We’ve been documenting the saga surrounding Minnesota’s sex offender civil commitment system for years now, and it appears that no firm resolution is in sight after the Minnesota Supreme Court ruled that they won’t hear a challenge to the program’s constitutionality.
If you remember from our previous blogs on the subject, Minnesota’s current sex offender reformation program is in shambles. The current system operates in a purgatory-like position where sexually dangerous offenders are confined to a treatment facility after they’ve been released from prison. There’s no doubt that individuals deemed sexually dangerous should receive help after their jail time, but the current system lacks a true treatment plan with stages that offenders can progress through. Instead, they are forced to stay in the treatment facility with no definite treatment progression plan, and little hope of ever leaving the program. Minnesota doesn’t even require a regular review of cases and individuals to see if they would be eligible for release.
The state says that offenders can easily petition for release by filing out a simple-to-obtain form, and that the ambiguous nature of the program is necessary because they are dealing with dangerous people. Even if the form is easy to obtain and fill out, it doesn’t mean that program directors ever grant release. Even though the program is more than 20 years old and is home to 720 residents, only eight individuals have been granted provisional discharge and allowed to live in the community under regular supervision. Only one person has ever been fully discharged from the program.
The program was officially declared unconstitutional in 2015 by U.S. District Judge Donovan Frank, but a three-judge panel reversed that decision in January of this year. Now that the state Supreme Court has refused to hear the case, it appears the offenders will remain in limbo without a steady treatment plan or a realistic chance at ever leaving.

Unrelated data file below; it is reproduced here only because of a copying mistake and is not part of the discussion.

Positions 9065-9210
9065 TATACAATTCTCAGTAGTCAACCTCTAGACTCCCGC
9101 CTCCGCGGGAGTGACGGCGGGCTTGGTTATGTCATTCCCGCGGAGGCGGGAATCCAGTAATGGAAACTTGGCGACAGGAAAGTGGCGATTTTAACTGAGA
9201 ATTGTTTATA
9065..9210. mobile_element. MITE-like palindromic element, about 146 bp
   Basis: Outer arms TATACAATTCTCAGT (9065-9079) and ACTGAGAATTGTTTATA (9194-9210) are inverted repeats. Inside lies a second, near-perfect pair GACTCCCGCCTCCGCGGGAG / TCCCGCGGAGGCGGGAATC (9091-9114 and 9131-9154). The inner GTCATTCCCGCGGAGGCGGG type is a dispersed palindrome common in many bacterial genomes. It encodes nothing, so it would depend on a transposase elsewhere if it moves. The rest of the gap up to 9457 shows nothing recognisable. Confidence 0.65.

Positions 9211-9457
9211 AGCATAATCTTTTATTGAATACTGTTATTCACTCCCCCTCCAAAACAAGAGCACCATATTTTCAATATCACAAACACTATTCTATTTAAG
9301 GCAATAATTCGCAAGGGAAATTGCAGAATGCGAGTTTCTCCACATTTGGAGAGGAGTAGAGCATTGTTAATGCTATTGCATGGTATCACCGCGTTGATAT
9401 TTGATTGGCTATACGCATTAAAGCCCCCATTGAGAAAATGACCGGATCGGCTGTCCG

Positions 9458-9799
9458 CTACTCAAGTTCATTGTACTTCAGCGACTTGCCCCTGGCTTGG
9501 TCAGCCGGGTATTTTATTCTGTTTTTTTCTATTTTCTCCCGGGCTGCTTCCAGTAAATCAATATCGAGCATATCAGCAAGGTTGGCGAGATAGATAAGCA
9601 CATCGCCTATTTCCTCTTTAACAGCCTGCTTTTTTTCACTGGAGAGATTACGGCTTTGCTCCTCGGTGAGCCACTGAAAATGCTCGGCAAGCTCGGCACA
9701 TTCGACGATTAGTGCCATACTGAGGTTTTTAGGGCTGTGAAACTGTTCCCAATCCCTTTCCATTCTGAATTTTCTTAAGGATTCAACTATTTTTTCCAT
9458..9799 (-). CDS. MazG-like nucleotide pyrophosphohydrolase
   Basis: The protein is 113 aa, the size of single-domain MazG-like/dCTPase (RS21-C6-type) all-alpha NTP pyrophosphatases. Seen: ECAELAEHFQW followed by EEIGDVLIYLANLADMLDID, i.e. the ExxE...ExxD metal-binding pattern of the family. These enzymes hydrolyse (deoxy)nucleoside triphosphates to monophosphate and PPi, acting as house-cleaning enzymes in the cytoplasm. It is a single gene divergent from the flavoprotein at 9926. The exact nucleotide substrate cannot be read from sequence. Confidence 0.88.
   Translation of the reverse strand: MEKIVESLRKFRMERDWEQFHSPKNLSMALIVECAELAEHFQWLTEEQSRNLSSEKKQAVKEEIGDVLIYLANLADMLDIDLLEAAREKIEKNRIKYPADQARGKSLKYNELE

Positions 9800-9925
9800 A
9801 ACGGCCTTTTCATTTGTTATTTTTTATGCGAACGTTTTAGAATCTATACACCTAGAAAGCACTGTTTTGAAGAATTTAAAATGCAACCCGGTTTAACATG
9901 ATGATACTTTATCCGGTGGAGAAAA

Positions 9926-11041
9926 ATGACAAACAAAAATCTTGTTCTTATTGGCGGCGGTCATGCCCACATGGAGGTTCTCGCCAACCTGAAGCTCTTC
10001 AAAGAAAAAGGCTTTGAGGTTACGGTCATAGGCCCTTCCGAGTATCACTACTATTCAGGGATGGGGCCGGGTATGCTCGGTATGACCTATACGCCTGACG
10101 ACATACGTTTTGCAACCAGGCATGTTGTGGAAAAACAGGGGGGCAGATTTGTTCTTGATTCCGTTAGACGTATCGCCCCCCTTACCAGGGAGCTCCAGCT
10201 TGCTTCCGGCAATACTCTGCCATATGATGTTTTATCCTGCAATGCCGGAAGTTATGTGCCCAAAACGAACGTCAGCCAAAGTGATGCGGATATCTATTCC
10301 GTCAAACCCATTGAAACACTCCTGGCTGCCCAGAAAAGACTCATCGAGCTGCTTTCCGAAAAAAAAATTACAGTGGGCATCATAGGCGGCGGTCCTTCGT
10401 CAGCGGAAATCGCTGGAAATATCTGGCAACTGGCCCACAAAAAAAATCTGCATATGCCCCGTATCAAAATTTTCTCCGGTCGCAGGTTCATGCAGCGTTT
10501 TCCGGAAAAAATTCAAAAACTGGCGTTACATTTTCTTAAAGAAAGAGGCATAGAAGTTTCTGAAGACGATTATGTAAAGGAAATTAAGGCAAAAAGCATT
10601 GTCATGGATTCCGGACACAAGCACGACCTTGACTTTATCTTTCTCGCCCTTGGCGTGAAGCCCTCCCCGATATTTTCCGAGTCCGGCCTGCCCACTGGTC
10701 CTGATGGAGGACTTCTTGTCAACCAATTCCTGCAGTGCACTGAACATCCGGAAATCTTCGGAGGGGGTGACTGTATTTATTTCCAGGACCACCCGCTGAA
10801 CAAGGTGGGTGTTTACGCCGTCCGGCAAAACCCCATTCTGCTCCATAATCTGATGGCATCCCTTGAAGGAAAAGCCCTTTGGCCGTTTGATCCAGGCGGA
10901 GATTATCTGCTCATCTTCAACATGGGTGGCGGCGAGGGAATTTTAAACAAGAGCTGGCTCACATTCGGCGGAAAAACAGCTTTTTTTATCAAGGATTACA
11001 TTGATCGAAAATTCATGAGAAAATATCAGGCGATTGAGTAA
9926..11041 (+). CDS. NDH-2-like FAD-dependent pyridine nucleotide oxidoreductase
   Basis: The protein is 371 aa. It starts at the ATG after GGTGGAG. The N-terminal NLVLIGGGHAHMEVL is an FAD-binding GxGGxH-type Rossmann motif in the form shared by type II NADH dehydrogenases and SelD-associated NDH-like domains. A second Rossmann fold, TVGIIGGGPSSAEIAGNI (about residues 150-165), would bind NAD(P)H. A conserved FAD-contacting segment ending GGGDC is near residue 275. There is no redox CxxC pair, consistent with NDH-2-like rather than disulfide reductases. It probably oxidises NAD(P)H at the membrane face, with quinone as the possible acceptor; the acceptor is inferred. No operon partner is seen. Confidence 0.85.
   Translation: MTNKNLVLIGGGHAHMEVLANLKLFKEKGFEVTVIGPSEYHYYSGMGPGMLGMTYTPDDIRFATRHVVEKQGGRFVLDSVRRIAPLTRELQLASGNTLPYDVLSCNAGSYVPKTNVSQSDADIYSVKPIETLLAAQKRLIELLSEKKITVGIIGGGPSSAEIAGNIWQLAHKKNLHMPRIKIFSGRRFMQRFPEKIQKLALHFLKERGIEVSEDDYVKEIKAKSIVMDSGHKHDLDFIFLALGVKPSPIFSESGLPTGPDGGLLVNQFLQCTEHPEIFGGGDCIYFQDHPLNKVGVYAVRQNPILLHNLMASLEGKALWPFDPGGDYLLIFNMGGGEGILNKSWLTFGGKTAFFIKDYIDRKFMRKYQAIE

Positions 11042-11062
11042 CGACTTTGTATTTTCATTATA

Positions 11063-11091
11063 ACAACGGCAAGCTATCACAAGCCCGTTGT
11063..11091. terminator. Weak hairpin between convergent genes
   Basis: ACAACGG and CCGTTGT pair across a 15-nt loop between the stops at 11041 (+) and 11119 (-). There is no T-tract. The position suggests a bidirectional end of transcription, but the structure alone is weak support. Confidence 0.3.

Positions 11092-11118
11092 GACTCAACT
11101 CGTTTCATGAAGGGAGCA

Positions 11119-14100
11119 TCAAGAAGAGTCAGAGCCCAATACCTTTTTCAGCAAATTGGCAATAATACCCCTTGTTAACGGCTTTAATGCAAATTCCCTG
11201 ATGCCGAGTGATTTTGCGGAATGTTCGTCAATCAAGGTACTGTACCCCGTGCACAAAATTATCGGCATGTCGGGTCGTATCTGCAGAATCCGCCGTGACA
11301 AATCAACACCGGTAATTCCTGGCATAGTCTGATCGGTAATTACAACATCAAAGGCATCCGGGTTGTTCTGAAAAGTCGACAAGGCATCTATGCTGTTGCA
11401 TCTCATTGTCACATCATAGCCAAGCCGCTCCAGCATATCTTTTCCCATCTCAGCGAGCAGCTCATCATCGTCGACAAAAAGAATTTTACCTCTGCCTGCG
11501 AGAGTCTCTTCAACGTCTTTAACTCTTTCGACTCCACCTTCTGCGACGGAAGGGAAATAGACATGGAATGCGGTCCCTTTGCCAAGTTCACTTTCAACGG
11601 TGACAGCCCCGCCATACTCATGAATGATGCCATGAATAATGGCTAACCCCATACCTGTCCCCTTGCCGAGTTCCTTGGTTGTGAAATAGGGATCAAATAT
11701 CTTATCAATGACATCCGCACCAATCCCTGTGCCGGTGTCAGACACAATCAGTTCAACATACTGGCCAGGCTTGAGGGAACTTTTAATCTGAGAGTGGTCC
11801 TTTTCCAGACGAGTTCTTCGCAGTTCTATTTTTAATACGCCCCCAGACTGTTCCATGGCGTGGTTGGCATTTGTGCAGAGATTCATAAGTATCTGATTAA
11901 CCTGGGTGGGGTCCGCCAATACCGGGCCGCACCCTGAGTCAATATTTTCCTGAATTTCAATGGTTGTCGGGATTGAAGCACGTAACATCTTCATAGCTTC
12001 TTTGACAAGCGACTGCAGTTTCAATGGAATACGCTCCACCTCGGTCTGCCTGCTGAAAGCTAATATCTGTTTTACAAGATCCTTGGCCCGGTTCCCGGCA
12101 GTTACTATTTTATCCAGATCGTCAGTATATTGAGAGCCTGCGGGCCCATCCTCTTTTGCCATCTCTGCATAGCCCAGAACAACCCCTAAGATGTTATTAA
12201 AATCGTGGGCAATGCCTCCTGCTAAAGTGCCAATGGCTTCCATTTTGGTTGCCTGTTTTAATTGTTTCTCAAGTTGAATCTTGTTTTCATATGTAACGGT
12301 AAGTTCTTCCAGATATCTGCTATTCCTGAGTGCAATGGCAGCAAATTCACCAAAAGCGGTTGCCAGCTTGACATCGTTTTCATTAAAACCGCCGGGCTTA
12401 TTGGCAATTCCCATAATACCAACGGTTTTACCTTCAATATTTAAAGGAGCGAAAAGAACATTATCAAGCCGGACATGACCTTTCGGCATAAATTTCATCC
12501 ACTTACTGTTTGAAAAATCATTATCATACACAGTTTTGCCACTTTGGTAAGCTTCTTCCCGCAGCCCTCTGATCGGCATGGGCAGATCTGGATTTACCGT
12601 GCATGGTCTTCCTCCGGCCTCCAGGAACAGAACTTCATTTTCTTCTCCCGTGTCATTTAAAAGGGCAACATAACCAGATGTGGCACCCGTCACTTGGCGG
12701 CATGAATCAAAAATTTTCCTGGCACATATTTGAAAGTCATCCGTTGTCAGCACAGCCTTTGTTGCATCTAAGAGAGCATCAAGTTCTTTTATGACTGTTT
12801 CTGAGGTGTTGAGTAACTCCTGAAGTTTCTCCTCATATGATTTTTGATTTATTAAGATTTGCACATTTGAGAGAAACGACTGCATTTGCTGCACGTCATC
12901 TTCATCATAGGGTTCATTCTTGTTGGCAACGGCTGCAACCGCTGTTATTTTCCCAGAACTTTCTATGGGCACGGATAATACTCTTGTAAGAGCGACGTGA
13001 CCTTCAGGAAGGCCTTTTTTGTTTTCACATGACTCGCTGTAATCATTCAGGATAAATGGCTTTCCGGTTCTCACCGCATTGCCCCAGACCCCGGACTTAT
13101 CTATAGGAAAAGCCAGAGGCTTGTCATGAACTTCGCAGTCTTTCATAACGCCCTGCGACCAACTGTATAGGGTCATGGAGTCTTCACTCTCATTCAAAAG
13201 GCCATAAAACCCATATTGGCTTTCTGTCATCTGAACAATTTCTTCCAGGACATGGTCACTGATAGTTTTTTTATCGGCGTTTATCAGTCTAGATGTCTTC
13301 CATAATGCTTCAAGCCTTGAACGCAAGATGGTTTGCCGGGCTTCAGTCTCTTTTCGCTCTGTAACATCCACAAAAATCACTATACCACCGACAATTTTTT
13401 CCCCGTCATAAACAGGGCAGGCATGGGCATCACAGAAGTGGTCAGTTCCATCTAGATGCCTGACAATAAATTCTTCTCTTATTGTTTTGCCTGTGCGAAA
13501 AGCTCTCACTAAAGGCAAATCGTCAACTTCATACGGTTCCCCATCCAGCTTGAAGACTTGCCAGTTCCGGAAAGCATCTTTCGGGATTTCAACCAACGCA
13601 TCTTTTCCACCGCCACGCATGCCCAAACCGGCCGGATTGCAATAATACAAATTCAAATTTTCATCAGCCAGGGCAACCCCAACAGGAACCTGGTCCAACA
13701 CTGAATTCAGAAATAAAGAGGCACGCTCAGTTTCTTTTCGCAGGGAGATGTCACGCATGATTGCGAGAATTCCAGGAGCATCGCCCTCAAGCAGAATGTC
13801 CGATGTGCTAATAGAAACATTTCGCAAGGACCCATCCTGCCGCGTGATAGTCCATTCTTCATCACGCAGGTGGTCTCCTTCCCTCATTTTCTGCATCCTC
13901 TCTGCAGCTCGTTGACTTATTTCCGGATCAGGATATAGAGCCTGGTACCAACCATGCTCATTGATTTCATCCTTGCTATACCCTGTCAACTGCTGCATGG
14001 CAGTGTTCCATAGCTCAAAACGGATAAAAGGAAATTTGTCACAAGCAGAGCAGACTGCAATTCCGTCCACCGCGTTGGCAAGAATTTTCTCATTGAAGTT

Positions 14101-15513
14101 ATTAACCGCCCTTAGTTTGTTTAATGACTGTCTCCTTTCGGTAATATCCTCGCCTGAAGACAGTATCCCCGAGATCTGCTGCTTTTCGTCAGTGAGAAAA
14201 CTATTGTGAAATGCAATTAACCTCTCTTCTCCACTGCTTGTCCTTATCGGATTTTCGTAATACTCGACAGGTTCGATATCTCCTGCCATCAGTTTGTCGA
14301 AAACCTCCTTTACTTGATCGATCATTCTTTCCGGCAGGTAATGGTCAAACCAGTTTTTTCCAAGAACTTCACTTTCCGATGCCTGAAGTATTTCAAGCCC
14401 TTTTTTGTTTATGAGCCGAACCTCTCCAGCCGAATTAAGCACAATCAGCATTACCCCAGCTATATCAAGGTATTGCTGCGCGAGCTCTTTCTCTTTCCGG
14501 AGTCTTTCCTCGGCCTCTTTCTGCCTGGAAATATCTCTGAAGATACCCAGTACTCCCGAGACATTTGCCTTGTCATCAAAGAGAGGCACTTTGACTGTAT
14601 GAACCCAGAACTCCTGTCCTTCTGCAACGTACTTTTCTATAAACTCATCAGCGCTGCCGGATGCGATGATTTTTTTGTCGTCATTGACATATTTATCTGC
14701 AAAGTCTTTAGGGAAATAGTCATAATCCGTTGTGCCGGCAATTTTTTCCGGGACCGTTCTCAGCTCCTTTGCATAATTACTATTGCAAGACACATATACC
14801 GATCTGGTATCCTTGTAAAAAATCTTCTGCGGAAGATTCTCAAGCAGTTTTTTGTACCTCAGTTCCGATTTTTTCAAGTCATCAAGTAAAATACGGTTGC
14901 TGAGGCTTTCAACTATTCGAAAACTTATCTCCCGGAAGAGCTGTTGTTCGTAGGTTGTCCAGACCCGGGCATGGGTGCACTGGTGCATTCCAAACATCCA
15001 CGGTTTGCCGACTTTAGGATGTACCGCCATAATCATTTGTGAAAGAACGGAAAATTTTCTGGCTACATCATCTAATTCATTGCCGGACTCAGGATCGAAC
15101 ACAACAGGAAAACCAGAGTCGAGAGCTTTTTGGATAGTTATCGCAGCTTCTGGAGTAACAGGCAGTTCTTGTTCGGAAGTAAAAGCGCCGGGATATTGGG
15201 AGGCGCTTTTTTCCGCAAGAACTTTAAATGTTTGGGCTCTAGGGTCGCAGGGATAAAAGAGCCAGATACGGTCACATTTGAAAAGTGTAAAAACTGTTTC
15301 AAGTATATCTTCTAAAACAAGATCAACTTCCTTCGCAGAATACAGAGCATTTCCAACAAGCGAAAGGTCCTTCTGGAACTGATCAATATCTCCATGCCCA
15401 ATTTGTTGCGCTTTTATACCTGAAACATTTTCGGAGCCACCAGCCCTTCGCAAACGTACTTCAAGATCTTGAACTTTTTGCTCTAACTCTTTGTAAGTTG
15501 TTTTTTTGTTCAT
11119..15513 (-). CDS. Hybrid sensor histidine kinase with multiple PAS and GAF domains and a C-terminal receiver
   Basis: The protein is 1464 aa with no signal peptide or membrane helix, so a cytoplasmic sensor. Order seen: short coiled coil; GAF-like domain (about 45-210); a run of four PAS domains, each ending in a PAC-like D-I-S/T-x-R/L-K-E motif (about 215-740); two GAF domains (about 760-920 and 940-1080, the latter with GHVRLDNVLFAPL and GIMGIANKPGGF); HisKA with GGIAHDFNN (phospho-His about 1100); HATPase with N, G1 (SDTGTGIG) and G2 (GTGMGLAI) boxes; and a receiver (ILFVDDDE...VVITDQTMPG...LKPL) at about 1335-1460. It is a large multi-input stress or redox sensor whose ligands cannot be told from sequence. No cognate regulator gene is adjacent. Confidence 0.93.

Rehabilitating Sexual Offenders
This is a sticky situation, and it calls into question the notion of Sir William Blackstone, who once wrote, “It is better that ten guilty persons escape, than that one innocent suffer.” Blackstone’s point is that an innocent man shouldn’t be unjustly punished, and that’s a widespread belief still today. People tend to give others the benefit of the doubt or second chances, but that doesn’t hold true for certain criminal offenders. Nobody really wants to stick their neck out or vouch for a sexual offender. Even if they don’t re-offend, you’re seen as a sexual predator sympathizer.
Going back to Blackstone’s quote, the feeling we get from watching this case play out is that “It is better that nine reformed sexual offenders remain locked away than one potential offender be released.” Again, a case can be made that when it comes to sexual predators, it’s better to ere on the side of caution and infringe on their rights than to put the public at risk.
But as a society, don’t we owe it to ourselves to hold ourselves to a higher standard? Instead of, as one judge already decided, unconstitutionally locking them away, couldn’t be really invest in a system that worked tirelessly to reform offenders, helped them progress towards a solid finish line, conditionally released them back into society with strict guidelines, and monitored their behavior to ensure they are never again a threat? It would take time, and it would cost money – two things lawmaker don’t want to spend on sexual offenders – but shouldn’t we be trying to fix the problem instead of just sweeping it under the rug?
There’s no guarantee that the new system would work 100 percent of the time, but there’s no guarantee right now that an individual, fed up with the ambiguous program and lack of treatment, won’t escape and re-offend. There is no guaranteed fix, but there has to be a better system than just putting them in a facility and hoping the stay quiet until they die. We owe it to ourselves as a society to come up with a better solution, and the Minnesota Supreme Court just decided that they want no part in that solution. That’s a shame.